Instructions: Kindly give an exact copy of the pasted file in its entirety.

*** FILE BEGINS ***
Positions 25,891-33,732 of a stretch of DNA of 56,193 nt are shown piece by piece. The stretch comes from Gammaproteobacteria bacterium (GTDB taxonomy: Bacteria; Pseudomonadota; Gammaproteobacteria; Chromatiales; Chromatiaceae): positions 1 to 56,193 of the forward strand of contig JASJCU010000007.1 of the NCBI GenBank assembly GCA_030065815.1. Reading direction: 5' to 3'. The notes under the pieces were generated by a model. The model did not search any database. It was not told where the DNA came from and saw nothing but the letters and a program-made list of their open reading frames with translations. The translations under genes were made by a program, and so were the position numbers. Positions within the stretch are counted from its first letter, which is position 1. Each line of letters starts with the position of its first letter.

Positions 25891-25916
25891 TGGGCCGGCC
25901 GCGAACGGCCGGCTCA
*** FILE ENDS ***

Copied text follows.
Positions 25,891-33,732 of a stretch of DNA of 56,193 nt are shown piece by piece. The stretch comes from Gammaproteobacteria bacterium (GTDB taxonomy: Bacteria; Pseudomonadota; Gammaproteobacteria; Chromatiales; Chromatiaceae): positions 1 to 56,193 of the forward strand of contig JASJCU010000007.1 of the NCBI GenBank assembly GCA_030065815.1. Reading direction: 5' to 3'. The notes under the pieces were generated by a model. The model did not search any database. It was not told where the DNA came from and saw nothing but the letters and a program-made list of their open reading frames with translations. The translations under genes were made by a program, and so were the position numbers. Positions within the stretch are counted from its first letter, which is position 1. Each line of letters starts with the position of its first letter.

Positions 25891-25916
25891 TGGGCCGGCC
25901 GCGAACGGCCGGCTCA